In this 1-hour writing workshop we create a fantasy story plot using randomly-generated elements. Why not take some time to sit back, relax, and learn how to plot a novel on one page? It’s fast, FUN, and it can change the way you view stories forever!
With NaNoWriMo around the corner I was wondering what I could offer to help you WriMos new and old…
Eventually I landed on the idea of filming another plot demonstration. You may have watched my previous demos if you’re on my email list; they’re probably my favourite spontaneous writing exercise and using pretty stationery this time made the process even more fun! :)
If you’re struggling with your story idea or plot right now, grab a piece of paper & PRESS PLAY!
How to Plot a Novel, Novella, or Short Story
This video covers:
- Why a plot, outline or plan is helpful, even if you consider yourself a “pantser”
- How to plot a novel using one side of a sheet of paper
- A bit about archetypal plot structures
- The simple way to create a character arc
- The 8 story stages and how they fit together
- How to work with fill-in-the-blanks example scenes
- Plotting order vs. Story order
You will need:
- A sheet of paper
- A pencil
- An eraser
- A pair of scissors
How to Plot a Novel with the One Page Novel Method
Here is a quick overview of the 8 stages mentioned in the video:
THE ONE PAGE NOVEL works by plotting out of order, so the first thing we do is decide who our character will be at the end of the story. To do this, we can simply select one or two “states”, such as: wealthy, fearless, loving, sociable, etc.
The next step is to turn the character’s Resolution state into its opposite. This gives us their state at the start of the story, and allows us to create a strong character development arc. For example, a character who’s wealthy at the end of the novella would begin poor, a character who is fearless would start out scared, etc. The Stasis will show the character in their ordinary, everyday life, exhibiting these states.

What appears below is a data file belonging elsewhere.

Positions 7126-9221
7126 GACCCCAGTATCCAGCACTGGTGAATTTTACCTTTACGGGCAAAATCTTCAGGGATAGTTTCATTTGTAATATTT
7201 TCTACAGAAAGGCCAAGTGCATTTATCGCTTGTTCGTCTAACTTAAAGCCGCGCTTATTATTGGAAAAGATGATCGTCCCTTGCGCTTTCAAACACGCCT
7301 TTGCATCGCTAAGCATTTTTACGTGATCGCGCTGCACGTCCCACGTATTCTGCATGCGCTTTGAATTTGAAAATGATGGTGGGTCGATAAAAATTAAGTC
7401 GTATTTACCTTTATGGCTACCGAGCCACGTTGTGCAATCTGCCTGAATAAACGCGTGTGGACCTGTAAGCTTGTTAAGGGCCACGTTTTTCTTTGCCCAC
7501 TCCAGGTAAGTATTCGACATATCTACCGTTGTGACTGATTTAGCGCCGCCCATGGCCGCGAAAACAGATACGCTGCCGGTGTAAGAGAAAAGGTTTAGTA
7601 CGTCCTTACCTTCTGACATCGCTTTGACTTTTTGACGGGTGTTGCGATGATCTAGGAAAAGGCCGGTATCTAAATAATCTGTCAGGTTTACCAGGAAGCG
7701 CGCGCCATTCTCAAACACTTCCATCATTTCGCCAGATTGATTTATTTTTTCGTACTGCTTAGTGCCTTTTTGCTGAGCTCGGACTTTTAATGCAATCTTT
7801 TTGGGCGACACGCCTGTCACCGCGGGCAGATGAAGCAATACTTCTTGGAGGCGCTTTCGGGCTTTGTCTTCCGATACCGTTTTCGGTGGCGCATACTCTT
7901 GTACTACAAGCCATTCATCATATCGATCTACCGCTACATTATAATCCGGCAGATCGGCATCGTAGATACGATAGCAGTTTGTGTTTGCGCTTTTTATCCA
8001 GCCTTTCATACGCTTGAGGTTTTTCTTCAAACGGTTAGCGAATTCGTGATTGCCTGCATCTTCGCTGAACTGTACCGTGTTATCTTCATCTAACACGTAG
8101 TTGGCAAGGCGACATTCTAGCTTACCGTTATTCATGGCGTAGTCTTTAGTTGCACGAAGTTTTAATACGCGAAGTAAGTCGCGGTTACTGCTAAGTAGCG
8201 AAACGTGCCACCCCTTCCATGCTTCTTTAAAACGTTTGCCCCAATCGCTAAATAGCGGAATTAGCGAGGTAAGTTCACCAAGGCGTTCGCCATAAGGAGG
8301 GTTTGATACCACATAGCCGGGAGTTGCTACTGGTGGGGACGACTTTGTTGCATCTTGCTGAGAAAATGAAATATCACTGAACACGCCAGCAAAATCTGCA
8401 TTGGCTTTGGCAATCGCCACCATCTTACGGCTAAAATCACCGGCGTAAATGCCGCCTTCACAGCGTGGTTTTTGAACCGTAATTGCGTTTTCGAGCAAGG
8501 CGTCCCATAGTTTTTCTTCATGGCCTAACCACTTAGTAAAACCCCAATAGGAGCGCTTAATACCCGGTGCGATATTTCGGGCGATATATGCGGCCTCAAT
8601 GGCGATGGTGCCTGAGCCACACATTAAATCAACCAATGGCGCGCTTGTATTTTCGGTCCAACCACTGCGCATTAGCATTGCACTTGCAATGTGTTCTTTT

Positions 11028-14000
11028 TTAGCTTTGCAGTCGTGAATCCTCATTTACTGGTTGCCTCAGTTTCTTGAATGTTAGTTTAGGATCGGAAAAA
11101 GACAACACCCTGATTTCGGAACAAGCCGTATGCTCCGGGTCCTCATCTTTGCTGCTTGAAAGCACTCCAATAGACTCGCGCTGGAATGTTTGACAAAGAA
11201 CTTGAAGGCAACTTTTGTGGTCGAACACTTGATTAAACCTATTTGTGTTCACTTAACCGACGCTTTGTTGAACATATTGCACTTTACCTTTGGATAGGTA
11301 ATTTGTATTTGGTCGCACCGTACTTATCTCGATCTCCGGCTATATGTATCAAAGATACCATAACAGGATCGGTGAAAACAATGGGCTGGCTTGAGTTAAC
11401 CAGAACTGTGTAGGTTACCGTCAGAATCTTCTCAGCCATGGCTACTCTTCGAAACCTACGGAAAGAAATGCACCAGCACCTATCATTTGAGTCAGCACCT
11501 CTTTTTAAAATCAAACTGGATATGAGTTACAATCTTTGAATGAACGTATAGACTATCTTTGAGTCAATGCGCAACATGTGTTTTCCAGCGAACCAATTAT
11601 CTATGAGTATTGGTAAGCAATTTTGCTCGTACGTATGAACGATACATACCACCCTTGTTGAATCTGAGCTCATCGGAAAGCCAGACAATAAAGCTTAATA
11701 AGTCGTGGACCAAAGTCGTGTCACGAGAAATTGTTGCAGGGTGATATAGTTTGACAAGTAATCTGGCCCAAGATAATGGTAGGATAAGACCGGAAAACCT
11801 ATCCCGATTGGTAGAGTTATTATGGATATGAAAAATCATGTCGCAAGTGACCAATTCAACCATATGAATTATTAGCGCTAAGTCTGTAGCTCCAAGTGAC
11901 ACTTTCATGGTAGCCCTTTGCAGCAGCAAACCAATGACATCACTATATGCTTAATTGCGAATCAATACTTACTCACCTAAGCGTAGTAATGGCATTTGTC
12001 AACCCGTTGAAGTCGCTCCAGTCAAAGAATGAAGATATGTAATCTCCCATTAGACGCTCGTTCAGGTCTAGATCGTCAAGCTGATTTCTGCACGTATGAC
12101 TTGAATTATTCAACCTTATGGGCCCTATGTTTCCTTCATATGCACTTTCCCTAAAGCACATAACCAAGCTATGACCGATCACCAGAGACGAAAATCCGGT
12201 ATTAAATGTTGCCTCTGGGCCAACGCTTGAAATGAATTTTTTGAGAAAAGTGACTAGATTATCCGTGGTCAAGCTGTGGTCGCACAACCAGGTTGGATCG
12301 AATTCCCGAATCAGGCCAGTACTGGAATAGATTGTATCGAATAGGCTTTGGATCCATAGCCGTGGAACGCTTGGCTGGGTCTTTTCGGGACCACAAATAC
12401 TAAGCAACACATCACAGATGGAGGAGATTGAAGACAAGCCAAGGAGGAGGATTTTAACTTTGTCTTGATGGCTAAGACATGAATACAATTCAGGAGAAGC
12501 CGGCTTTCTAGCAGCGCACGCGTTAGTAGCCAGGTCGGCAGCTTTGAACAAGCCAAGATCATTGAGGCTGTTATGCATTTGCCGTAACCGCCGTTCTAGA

Next, we find the turning point between the Stasis and the Resolution: this is the stage at which the character realises how they can make the transition from their old ways to their new ones, in order to fulfil their goal or create a new, better goal.
The Trigger is what sets the character off on the story journey. This is through either internal or external motivation, or a combination of both.
The Quest is the stage at which the character gets sucked deeper and deeper into the adventure. They meet new people, visit new places, discover new problems, and take on new responsibilities. Some of the people they meet may be shapeshifters, and they will need to be sorted out from the allies. These allies will form a plan and put it into action. Usually, it won’t be a very good plan but the character will go along with it because it’s the best plan they have.
The Power is the counterpart of the Quest. It acts in reverse and extracts the character from the world of adventure. This is where the character truly understands that they’ve had the power to change into their Resolution state all along. They make the change and fulfil their original or altered Quest goal.
The Bolt is the “bolt from the blue” that derails the (already weak) Quest plan. This could, for example, be the point at which a shapeshifter’s betrayal is discovered, or when the allies realise that they’ve critically misjudged their opposition. It can also take the form of a diversion or delay that takes the character’s focus away from making progress on the Quest.
The Defeat is the moment when all hope is lost. The Quest plan that faltered in the Bolt has now completely fallen apart. The Defeat follows on from the Shift, and often involves an essential sacrifice that the character must make in order to attain their Resolution state.
Note down 2-3 scene ideas for each stage.
Remember, once you begin writing your novel, you’ll tackle these scenes in STORY ORDER:
Enrolment is NOW OPEN!…
If you would like more guidance with this method, you can click here to enrol in the full course.
After you watch the workshop and understand the basic process of creating your rough plot, you may want to…
- Work on rewriting and expanding your synopsis.
- Consider how much detail you want in each plot point. Sign up for the free novel outline for more practical exercises to help you with this.
- Make more notes about your story – you may want to list the characters, the places, and a rough timeline.
- Journal about your novel idea so you remember why you love it!
- Create a more detailed outline using a novel template, or…
- … start writing the first scene!
- The GENERIC CHEATSHEET can be found in The One Page Novel Workbook in The Coterie
- The GENRE CHEATSHEETS are a course exclusive. You can access them when you are enrolled in The One Page Novel Online Course.
- Plot Formula Post
- Novel Outline Templates
- Free Novel Outline + Training
- The One Page Novel Online Course
- How to Be the Heroine of Your Own Story Online Course